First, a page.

At the Feb. 1-2 Washington, D. C. Eastern’s, held at Heurich’s Gym (26th and D Streets N.W.), Sussman lost in the quarter’s to the increasingly invincible Pagliaro, but was the only one to take a game from him. Sy also had success in the Doubles--coming runner-up in the Mixed with Alice O’Connor, and winning the Men’s with Pinner, deuce in the 4th, from Schiff and Hazi who’d beaten them in a close match at the N.Y. C. Metro Open two weeks earlier.

The Feb. 12 New York State Open featured the first final in an unprecedented while in which "Little Dynamite" failed to explode. Pinner finally did him in--after he’d also beaten Sussman in 4 in the semi’s. The Doubles? Schiff and Bellak captured that--from Sy and Eddie in 5.

The Apr. 2-4, 1941 New York City National’s, held at the Manhattan Center, eventually gave Defending Champ Pagliaro a chance to wreak revenge on he who’d ended his winning streak two months earlier. Pinner had proved that Paggy was not invincible after all--which made it all the 5-game harder for Louie to get by Schiff in the quarter’s and Hazi in the semi’s. But while Eddie was advancing through the late rounds to again play Paggy, and this time lose, Sy was stopped in the eighth’s by the #3 seed, Chicago’s Billy Holzrichter.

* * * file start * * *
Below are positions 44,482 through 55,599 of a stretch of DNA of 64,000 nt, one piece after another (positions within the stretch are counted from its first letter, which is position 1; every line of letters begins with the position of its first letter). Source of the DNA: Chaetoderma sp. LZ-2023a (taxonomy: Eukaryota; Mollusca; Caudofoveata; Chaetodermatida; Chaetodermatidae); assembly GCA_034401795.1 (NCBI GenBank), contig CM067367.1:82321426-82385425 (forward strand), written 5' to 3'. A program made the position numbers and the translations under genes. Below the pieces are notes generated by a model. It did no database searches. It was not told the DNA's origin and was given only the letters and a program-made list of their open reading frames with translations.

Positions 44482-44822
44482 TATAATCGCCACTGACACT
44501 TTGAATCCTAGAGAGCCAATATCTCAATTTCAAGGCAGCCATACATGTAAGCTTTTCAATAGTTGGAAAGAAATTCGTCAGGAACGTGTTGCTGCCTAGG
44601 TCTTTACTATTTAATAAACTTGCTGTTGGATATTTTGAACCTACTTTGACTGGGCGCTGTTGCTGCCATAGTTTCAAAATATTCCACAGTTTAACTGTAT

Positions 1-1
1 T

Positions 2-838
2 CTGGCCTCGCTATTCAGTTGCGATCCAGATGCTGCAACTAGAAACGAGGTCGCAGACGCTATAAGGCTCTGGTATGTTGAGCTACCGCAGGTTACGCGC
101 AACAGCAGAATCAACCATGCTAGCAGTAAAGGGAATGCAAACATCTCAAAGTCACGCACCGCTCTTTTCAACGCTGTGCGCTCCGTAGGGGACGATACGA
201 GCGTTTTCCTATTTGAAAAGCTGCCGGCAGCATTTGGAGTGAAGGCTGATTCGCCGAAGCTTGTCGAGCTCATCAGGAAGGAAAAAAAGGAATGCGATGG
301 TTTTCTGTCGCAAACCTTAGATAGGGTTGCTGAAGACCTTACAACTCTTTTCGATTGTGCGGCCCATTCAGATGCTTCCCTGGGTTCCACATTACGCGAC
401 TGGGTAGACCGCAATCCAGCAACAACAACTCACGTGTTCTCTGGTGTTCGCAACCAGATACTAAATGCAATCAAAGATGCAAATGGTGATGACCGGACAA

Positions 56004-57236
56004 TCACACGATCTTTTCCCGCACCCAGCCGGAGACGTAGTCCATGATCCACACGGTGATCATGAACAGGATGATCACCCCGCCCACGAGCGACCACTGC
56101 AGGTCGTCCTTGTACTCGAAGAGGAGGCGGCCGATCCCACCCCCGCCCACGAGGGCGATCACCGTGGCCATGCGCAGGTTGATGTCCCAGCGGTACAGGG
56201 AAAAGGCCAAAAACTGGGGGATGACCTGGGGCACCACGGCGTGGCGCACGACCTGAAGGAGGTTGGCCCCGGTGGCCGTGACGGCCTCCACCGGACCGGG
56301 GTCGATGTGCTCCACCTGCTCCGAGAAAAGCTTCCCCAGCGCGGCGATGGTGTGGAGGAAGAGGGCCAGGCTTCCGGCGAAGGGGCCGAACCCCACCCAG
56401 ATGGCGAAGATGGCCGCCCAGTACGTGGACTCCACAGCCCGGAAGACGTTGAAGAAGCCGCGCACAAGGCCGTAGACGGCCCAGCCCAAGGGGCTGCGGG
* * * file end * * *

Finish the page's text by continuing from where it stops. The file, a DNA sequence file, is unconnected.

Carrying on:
In the Men’s Doubles, however, Pinner, almost 17, and Sussman, 18, kept at it--Eddie, with his strong forehand and all-around steadiness, Sy cracking in backhands--until, winning here at this 11th National’s, they would be the youngest Champions so far. They were extended though--in the quarter’s by Schmidt and his N.J. partner Bill Cross, deuce in the 4th; in the semi’s by Pagliaro and Nash, deuce in the 5th; and in the 5-game final, in which they were down 2-1, by Defending Champions Schiff and McClure.

The bespectacled Sussman, who was working at New York’s Mt. Sinai Hospital, had fallen to U.S. #13, but was scarcely discouraged. That August, both at Provincetown and at the first of Herwald Lawrence’s summer tournaments, he lost to Pinner. However, at the next one, he got to the final by upsetting Pagliaro. Also at these Broadway Courts he and Eddie split Doubles wins with U.S. #32 Cross and his partner, the suddenly tournament-serious New Yorker Dick Miles, who, though he hadn’t seen the point of playing in the N.Y. National’s’--I can’t win, so why enter?--had been a fast-improving practice partner for Pagliaro for months.